Let's take Check Point Software Technologies (CHKP) as an example after they disappointed with their quarterly earnings report in April 2014. Here's how the stock looked the day that traders received the news:

Note first that CHKP opened very close to key price support. Many times, stocks will do just that - gravitate at the open to either key price support or key price resistance. In this case, CHKP found support at the open. It sold off hard intraday on very heavy volume as emotions ran high among sellers. By the end of the day, however, CHKP had recovered back to price support.

What happened next is so typical in the stock market and is referred to as the "gap fill". Most gaps do fill. Sometimes that gap fill will be almost immediate, while other times it can take a few days to even a few months. Check out the chart on CHKP two weeks later:

Personally, I try to "guesstimate" where a stock might open or close prior to big announcements like earnings. I'm not a fan of trading into earnings because it can be so volatile, but for those that do like this volatility, consider the recent action in DSW, Inc. (DSW). On August 25th, one day prior to its earnings announcement, I sent out this chart:

I simply pointed out the key area of price support and price resistance that I was watching. If the earnings news veered too far from what was expected (EPS of $.30), I felt there was a decent chance we'd see one of the levels identified with black circles tested. Sure enough, the earnings news was better than expected and check out where DWS opened the next day:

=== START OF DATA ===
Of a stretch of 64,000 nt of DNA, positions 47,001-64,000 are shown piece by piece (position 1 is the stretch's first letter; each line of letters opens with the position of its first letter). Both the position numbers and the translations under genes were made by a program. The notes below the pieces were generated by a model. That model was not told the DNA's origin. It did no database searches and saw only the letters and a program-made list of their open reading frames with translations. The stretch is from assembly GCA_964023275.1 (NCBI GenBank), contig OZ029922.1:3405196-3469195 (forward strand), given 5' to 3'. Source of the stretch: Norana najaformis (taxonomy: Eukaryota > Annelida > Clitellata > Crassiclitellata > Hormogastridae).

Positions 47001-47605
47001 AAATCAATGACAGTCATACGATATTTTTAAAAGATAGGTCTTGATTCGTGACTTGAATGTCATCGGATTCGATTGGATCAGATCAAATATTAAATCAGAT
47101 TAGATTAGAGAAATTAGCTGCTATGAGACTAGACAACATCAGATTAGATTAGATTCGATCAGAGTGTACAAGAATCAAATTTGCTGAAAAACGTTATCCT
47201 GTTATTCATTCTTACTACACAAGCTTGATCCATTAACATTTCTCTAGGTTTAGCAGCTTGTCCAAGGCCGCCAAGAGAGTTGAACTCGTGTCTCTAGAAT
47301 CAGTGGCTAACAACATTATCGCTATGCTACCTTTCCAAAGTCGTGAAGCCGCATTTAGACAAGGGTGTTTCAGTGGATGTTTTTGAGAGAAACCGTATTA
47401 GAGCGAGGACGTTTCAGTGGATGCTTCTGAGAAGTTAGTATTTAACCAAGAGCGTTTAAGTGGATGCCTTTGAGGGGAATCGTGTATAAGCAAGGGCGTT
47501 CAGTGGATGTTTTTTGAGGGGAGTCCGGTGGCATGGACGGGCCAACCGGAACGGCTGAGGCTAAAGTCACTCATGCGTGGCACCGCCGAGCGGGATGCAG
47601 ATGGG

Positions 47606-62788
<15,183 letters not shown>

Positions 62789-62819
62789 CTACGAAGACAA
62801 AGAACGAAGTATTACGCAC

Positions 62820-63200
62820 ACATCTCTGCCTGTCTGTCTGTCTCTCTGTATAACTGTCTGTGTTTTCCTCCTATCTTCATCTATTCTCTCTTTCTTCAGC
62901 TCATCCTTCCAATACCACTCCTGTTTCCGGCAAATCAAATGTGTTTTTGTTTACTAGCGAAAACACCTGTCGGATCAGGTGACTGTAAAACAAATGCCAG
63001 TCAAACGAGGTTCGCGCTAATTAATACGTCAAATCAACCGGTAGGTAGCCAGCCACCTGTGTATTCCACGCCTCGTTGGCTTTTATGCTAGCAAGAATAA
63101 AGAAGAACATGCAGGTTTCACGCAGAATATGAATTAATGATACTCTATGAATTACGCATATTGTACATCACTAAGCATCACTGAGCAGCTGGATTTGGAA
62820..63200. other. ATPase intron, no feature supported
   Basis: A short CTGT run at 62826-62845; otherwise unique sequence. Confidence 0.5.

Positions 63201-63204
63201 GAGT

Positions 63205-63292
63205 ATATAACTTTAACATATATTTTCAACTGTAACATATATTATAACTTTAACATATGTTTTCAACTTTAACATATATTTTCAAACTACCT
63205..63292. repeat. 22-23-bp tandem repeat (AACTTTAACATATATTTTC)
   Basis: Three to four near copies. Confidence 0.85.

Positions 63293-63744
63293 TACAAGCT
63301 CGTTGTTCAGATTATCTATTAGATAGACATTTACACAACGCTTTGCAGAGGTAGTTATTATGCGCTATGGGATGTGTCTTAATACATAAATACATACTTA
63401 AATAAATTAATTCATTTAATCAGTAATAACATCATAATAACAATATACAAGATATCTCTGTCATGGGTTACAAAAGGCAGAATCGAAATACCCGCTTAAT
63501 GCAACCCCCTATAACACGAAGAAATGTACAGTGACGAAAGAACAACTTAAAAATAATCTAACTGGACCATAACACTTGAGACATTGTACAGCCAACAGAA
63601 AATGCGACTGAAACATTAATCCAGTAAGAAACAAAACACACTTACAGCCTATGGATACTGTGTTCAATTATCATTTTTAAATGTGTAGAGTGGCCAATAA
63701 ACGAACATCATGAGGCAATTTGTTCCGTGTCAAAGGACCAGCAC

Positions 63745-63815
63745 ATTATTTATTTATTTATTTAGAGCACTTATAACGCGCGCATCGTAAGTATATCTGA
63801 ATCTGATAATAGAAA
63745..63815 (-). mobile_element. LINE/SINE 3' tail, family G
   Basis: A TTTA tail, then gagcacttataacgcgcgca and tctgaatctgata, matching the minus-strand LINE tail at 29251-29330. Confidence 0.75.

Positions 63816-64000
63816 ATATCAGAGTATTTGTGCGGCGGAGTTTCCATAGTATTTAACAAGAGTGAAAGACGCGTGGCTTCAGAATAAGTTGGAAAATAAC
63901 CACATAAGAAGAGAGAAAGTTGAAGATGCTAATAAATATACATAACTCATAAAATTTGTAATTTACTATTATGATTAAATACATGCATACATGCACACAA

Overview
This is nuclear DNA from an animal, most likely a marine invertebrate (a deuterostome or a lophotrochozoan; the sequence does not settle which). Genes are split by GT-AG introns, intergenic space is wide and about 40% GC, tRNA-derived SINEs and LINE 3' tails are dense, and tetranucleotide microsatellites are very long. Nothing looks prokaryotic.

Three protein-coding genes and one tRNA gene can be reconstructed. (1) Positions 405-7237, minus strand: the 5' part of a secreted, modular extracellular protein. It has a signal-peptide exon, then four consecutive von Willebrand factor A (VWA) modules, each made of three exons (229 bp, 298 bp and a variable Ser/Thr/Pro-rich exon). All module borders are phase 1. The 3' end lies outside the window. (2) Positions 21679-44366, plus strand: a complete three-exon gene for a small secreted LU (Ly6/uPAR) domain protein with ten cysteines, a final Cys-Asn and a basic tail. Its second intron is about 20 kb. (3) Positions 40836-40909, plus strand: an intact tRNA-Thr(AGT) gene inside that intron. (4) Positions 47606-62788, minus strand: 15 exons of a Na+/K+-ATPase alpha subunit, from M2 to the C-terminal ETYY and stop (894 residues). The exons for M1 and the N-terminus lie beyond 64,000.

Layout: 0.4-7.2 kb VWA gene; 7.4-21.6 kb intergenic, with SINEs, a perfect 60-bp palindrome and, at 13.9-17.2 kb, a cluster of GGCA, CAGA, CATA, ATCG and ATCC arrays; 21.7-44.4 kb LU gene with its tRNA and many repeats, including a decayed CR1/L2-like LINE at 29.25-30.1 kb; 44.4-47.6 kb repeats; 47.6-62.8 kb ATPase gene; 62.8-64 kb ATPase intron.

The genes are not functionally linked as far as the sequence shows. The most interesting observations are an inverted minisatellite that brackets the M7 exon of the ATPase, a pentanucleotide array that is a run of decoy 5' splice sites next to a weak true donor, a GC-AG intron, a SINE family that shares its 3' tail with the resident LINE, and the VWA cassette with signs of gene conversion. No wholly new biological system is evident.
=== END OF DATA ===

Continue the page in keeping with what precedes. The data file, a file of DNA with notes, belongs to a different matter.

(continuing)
These "EB Earnings Previews" are a FREE service that you can register for simply by providing your e-mail address. I'll be unveiling my next EB Earnings Preview on Monday morning. For more information, CLICK HERE.

Happy trading!

Tom Bowley
Chief Market Strategist/Chief Equities Strategist
Invested Central/EarningsBeats.com

by Gatis Roze | The Traders Journal
I have two things in common with Richard Sherman, the Seattle Seahawks' Super Bowl star. We both graduated from the same university and we both have two personalities. Sherman articulated that fact nicely the other day when he explained to the press corps that he has his game face for interviews, team functions and on-field athletic efforts. His game face is how he makes his... Read More